COVENANT BLINDNESS & CALAMITY
This same covenantal blindness is described in the Old Testament: “If thou wilt not hearken unto the voice of the Lord thy God… all these curses shall come upon thee… The Lord shall smite thee with madness, and blindness, and astonishment of heart: and thou shalt grope at noonday, as the blind gropeth in darkness…” (Dt. 28:15, 28). Likewise, in Isaiah’s commission: “Make the heart of this people fat, and make their ears heavy, and shut their eyes; lest they see with their eyes, and hear with their ears, and understand with their heart, and convert, and be healed… But yet in it shall be a tenth, and it shall return…” (Is. 6:10, 13). So when God’s covenant people disobey and break covenant, God sends covenant curses and spiritual blindness on them for the purpose of dividing the faithful from the unfaithful: some are proven to be complete unbelievers who die in their blindness, but there are some who struck with some blindness in order to chastise them, and call them to repentance (e.g. Rev. 3:17-19, Jn. 12:37-43).
CONCLUSIONS & APPLICATIONS
While America is fast joining the post-Christian nations of the West, there is another sense in which covenanted nations do not have the luxury of forgetting their Christian past. They may forget their Christian past, but their Christian past cannot forget them. Or to be more precise, God does not forget covenants made and broken. And we have manifestly fallen under covenantal curses. We have murdered our own children, and while we have not yet stooped to eating them, we most certainly have experimented on them and used their bodies for sorcery (what we call “medical research”) (Dt. 28:53-58). We have been chased by tiny minorities of sexual madmen (Dt. 28:25, 32:30), and we have been struck with terror and diseases (Dt. 32:25, 28:59-61).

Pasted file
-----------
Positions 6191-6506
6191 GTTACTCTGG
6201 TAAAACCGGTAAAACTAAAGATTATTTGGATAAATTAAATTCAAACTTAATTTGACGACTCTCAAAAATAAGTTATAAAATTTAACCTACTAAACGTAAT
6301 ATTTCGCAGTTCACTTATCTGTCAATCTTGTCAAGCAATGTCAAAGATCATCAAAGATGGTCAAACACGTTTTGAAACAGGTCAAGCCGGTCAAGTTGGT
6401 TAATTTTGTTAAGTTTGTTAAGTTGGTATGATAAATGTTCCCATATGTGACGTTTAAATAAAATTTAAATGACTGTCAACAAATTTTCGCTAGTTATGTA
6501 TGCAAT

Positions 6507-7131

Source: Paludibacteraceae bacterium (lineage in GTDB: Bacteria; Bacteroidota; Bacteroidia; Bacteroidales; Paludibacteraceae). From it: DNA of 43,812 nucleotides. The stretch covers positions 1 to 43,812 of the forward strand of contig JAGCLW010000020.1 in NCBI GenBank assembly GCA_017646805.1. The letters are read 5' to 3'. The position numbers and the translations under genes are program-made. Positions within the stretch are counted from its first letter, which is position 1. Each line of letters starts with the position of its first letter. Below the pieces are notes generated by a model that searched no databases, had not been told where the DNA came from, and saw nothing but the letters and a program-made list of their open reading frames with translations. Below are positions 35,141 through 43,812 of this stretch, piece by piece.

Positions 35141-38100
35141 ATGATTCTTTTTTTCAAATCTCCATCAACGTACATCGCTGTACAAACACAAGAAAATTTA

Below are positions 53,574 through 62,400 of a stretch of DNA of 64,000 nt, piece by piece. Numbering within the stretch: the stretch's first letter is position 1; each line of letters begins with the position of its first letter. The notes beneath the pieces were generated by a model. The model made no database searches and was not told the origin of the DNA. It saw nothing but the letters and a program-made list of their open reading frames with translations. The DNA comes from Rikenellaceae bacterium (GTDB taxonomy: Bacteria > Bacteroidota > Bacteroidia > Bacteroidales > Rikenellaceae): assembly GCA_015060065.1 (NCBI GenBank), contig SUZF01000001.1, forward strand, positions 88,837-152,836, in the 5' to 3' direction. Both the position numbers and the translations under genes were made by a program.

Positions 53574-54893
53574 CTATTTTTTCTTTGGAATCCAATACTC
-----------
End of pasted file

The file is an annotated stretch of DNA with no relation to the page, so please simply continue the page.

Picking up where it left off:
But it is perilously easy to make light of our sins in the church because they do not seem as bad as the pagans, but that is not at all the same thing as holiness, as godliness and virtue (2 Pet. 1:5-7). It’s said that in the land of the blind the one-eyed man is king, but listen to what it says: “he that lacketh these things is blind” (2 Pet. 1:9). Do you lack any virtue, any temperance, any patience, any brotherly kindness or charity? Those “little sins” of anger, lust, envy, selfishness – they are blindness and near-sightedness. And like the church of Laodicea, we are tempted to make light of them because of how fabulously well-off we are: “knowest not that thou art wretched, and miserable, and poor, and blind…?” We think we know what joy is because we have high speed internet, Instagram, and food on demand. But that isn’t joy. Joy is serving the Lord with gladness of heart for all the abundance of things (Dt. 28:47). Joy is holiness.
The only way out of this mess is if Jesus gives us eyes to see. “And Jesus said, For judgment I am come into this world, that they which see not might see; and that they which see might be made blind. And some of the Pharisees which were with him heard these words, and said unto him, Are we blind also? Jesus said unto them, If ye were blind, ye should have no sin: but now ye say, We see; therefore your sin remaineth” (Jn. 9:39-41).
Are you blind? Is our land full of the blind? Christ was born so that the blind might see.